Devising The Right Study Strategies

Asia Khanam Konica

23 May, 2019 12:00 AM printer

Devising The 
Right Study Strategies

Do you ever feel that your study habits simply aren’t working anymore for you? Do you wonder what you could do to perform better in the class? Well, the fact is that student struggle with university studies; when the high school study habits become less effectual. This is understandable, as the university is quite different from high school. The lecturers are less involved, exams are worth more, reading is more profound, and classes are much more precise. That doesn’t mean there’s something wrong with you or you choose the wrong major subject. It simply means you need to change your study strategies to make sure you understand the subject matter clearly.

When you place a stronger emphasis on understanding the study material rather than grades, you aren’t simply memorizing information and regurgitating it for tests. You are learning with the mindset of a lifelong keeping that information with them for years to come. If any student follows this conception, then good grades will automatically show up in their transcript. As we all know, good grades are essential for academic success. Fortunately, there are many active and effective study strategies which may turn out to be beneficial for you. Experiment with them and find out what works for you:


Find out your learning style

You need to understand that what works for a high achiever might not work for you. Some people find visual aids are the most useful, while others need to hear the content of the learning before it makes complete sense. Once you have figured out which style best suits your learning, the study will become easier than before. There are generally 4 types of learners:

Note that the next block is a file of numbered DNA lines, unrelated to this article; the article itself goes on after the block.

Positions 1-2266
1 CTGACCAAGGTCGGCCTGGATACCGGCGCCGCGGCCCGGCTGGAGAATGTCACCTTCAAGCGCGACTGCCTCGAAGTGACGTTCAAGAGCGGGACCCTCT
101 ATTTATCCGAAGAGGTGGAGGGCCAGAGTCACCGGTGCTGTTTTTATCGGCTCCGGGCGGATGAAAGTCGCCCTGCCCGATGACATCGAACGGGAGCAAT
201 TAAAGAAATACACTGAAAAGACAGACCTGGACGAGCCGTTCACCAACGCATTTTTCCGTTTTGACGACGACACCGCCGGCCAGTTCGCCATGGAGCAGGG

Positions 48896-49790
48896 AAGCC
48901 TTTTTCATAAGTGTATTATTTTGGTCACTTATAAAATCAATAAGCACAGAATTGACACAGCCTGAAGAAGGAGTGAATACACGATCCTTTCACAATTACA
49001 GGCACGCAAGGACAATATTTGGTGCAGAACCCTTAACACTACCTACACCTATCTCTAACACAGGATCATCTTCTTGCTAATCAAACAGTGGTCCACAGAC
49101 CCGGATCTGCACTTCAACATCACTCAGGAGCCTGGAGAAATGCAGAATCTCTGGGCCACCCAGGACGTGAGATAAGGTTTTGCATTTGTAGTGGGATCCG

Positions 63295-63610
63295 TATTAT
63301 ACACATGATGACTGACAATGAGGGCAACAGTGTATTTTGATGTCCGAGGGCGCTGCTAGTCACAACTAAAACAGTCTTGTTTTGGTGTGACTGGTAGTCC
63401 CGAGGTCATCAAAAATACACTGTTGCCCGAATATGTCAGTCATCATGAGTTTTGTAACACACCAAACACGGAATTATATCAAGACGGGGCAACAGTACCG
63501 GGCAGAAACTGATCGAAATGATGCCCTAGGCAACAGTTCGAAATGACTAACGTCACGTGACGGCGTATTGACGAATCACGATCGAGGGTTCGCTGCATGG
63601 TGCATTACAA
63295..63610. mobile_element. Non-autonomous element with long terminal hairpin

•    Visual learners: These are the people who prefer to see some sort of illustration to further explain a subject. If you are a visual learner, watch educational videos on YouTube about the subject instead of reading the textbook. You may also use graphic organizers and other illustrations to understand a specific topic.

•    Auditory learners: These are the people who rely on hearing and speaking to understand information and instructions. They may struggle with understanding written instructions. If you are an auditory learner, try purchasing an audio version of your textbook, or simply read it aloud. As opposed to writing notes, record them with your mobile recorder and play them when you study.

•    Kinesthetic learners: These are the ‘do-ers’. They prefer to complete hands-on activities and experiment to understand what they are learning. These people excel in science-related subjects because of the hands-on atmosphere. If you are a kinesthetic learner, think of some creative activities or experiments to review information.

•    Reading or writing-preference learners: These, as the name suggests, prefer reading or writing the information repeatedly to understand it. If you are a reading or writing-preference learner, all you have to do is read whatever information you are required to know. Try to paraphrase the information and write it down to make sure that you understand it.


Knowing what your lecturer wants